Hosea:  “The Lord Saves”

Hosea cannot bear to speak of judgement without speaking of redemption.   For this reason, we think of Hosea as the prophet with the biggest heart.

Continuing a theme detected in Amos, Hosea expounds on the ripening evil of the Kingdom of Israel, and is commanded to take a harlot as his wife, to illustrate with his life amidst his countrymen the pain of estrangement that exists between God and his people.

We encounter the three children:  Scattered, Unpitied, and Stranger.

In Chapters 1 and 2 we see fine examples of Chiasm, Chapter 3 clarifies and specifies the situation in Hosea’s immediate future.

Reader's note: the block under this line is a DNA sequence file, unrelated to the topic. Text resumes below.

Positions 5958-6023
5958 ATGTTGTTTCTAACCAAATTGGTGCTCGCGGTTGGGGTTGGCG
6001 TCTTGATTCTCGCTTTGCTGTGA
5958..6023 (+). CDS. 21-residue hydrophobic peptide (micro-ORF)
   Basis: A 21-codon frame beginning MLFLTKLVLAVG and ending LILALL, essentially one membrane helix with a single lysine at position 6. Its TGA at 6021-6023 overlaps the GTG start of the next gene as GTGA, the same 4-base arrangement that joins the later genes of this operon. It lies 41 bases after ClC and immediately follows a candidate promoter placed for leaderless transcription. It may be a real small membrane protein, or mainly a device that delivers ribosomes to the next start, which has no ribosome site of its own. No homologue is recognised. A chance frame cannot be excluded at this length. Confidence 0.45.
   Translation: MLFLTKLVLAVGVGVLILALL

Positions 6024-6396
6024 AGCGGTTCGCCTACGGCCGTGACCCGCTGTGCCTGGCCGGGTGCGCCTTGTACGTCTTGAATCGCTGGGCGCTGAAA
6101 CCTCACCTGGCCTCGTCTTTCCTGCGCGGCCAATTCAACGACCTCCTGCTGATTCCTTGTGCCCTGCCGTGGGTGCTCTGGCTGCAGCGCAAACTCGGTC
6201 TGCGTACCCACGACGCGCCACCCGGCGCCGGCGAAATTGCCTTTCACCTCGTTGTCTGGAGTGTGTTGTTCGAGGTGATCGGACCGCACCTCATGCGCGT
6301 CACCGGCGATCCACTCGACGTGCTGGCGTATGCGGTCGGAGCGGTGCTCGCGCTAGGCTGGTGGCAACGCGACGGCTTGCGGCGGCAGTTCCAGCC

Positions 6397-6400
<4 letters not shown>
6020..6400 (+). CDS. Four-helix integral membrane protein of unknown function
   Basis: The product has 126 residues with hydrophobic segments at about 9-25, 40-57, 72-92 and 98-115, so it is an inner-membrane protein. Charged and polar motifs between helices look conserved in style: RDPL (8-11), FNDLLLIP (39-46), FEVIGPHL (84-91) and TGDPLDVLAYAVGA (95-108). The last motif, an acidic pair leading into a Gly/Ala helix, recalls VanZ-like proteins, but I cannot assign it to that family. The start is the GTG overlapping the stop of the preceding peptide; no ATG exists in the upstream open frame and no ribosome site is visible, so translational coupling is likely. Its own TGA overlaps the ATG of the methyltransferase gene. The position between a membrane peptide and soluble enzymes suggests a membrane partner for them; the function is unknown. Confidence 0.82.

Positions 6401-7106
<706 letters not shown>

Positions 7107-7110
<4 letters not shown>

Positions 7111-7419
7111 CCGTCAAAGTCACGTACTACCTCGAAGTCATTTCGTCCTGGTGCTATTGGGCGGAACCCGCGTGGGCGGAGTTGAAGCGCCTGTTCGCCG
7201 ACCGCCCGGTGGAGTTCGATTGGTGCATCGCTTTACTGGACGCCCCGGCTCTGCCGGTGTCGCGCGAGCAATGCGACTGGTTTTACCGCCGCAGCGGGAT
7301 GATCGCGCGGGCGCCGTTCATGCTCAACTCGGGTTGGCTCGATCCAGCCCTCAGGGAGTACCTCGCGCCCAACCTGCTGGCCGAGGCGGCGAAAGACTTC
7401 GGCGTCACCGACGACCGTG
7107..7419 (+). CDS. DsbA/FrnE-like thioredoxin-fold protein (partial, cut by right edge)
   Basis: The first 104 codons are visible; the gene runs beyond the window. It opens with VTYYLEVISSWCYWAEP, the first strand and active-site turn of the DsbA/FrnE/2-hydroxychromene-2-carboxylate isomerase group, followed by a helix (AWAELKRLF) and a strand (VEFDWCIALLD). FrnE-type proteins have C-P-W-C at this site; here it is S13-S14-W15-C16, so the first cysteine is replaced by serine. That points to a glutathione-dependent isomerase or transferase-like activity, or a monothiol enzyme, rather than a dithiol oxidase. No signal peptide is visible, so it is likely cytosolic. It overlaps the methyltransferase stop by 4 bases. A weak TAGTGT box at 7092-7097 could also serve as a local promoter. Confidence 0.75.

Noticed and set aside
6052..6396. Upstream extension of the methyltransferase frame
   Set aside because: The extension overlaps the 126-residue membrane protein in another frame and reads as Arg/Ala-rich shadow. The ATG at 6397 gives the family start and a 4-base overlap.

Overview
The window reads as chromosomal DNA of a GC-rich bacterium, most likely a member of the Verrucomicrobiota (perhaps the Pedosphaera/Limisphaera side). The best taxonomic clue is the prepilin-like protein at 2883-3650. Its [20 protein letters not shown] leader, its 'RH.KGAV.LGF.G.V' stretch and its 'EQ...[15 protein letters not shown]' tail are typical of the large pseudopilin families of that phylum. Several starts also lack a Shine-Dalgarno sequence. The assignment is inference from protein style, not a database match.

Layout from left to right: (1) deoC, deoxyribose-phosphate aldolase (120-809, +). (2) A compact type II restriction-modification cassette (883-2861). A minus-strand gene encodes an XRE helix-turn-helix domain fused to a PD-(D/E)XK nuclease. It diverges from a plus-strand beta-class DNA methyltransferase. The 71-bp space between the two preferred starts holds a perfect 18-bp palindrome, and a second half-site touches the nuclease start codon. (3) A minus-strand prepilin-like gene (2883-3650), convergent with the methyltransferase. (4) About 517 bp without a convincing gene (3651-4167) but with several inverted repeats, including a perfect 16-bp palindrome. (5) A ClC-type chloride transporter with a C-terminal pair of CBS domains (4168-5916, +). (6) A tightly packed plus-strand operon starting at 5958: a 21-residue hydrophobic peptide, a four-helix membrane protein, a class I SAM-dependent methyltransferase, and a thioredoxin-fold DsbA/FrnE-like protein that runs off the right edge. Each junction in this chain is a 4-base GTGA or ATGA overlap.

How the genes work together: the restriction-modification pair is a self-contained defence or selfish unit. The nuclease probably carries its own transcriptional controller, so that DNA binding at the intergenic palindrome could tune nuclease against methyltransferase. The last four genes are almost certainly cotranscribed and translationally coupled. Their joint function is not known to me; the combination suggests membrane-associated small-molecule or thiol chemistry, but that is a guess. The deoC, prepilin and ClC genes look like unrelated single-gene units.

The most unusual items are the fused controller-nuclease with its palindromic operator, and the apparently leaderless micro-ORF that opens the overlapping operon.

The Chapters 4 through 10 are meditations on the events of Hosea’s day.


The Circumstance of Hosea’s prophecies

Author: Doctor Faustus

Logic and Rhetoric instructor at the Classical School of Wichita. Former Marine, member of the US Army Chorus, published video game developer, military simulation designer, and international opera singer. Bachelor of Science, humanities, The New School, New York NY.